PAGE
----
The Visual Politics of Truth and Drama

Via Montclair Socioblog I came across a very interesting film made by visual anthropologist Ruben Salvadori. In this fascinating video Salvadori tries to make visible what is usually invisible: the photographer’s role when taking (or making) pictures. Salvadori did research in East Jerusalem being a newbie among photojournalists and turning his camera onto them exposing how photographers seek, create and stage drama in particular situations.

One of the commenters on Montclair points us to the Medium Cool film wherein the main character slowly but gradually realizes the power of images and how he and others are caught up in recording (or making) sensational events.
Sensationalism turns events into ‘image bites‘ having similar persuasive effects as sound bites on people’s views. The power of these images bites (sometimes purposely used by social movements and politicians as part of their (visual) rhetoric) is that it makes the message almost incontestable because reality is reduced in such a way as to be seen as inherent in the way things are. It turns complex issues into appealing visual constructions that inform and shape people’s common sense. Seeing is believing, right?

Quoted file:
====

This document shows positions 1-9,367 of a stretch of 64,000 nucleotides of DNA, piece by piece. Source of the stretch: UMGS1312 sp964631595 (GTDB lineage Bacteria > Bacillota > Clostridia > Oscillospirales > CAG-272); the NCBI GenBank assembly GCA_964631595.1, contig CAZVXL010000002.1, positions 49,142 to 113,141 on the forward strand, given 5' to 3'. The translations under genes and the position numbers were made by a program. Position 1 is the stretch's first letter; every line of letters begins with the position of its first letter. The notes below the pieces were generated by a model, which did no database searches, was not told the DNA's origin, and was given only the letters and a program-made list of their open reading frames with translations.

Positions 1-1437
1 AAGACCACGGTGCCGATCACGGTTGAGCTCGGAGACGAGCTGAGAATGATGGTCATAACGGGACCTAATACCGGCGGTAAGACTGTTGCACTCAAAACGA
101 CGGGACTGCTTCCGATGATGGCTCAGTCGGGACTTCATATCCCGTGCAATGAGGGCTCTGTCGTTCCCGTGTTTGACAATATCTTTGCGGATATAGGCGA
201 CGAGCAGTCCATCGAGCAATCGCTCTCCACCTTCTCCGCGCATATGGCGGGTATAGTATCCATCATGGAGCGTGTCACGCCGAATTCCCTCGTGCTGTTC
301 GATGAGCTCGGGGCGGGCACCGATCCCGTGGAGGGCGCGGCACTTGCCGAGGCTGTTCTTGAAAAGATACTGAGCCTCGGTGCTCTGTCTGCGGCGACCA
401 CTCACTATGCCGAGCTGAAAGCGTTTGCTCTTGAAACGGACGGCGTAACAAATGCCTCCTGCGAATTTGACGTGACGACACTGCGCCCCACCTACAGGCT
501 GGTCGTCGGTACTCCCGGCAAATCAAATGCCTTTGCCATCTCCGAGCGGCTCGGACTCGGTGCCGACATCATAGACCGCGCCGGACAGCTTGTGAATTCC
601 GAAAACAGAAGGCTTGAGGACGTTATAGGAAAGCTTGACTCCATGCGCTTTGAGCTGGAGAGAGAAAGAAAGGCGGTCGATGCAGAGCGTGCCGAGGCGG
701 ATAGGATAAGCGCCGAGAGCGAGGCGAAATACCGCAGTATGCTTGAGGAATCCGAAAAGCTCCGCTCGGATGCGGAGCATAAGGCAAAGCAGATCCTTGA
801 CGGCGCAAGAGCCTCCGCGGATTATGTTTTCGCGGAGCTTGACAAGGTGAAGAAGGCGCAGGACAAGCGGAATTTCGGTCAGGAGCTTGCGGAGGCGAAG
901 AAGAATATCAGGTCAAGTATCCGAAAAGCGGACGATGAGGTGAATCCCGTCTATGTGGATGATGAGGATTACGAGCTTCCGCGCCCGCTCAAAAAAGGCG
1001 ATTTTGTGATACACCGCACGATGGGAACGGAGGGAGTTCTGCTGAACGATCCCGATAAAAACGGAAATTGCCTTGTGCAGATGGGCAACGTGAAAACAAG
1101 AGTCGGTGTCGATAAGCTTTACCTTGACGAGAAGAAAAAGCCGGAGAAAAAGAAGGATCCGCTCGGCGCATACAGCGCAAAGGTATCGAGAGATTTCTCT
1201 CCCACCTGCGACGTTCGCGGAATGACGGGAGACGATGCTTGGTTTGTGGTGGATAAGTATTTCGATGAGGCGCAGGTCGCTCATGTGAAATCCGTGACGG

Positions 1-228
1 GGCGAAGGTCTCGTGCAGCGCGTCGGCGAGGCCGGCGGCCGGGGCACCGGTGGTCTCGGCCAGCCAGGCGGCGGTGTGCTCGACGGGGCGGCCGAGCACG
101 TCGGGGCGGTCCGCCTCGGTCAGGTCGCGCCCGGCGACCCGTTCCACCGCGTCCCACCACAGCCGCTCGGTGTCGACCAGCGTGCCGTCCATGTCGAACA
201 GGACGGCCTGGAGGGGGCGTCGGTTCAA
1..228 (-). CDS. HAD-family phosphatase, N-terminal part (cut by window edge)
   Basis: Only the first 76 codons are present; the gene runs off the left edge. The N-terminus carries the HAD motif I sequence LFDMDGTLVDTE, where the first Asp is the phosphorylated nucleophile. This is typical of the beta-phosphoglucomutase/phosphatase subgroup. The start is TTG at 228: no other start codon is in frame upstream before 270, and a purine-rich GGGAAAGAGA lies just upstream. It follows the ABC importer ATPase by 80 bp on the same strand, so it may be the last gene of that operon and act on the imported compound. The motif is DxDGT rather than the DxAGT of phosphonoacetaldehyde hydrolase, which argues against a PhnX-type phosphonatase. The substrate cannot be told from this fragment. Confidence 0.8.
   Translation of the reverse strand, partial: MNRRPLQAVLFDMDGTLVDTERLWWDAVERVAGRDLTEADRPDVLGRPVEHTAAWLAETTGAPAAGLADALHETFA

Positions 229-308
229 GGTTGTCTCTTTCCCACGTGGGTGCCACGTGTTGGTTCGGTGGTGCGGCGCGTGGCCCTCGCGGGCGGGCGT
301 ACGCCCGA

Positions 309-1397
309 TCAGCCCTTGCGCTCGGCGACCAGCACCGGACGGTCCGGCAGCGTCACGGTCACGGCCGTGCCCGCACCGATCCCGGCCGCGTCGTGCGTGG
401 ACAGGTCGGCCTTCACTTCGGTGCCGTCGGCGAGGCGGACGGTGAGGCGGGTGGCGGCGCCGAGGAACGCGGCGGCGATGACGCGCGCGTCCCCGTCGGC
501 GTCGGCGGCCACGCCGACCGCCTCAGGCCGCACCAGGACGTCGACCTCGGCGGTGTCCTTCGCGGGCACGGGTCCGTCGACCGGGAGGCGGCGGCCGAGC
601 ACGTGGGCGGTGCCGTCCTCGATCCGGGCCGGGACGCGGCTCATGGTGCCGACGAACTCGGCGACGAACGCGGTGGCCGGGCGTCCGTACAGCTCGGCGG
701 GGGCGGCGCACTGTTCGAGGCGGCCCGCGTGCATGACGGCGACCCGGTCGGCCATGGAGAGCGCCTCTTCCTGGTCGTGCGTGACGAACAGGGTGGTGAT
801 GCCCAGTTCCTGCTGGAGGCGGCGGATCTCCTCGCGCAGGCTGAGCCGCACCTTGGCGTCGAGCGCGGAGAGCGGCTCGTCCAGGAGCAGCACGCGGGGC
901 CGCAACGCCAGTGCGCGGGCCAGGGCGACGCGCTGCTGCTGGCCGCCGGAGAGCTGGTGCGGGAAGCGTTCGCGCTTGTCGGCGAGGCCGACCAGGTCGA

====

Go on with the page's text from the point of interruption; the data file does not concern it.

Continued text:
And before I forget, check out Ruben Salvadori’s great blog with many more fascinating films and photo’s: Ruben Salvadori Photography Blog – Open Your Eyes.

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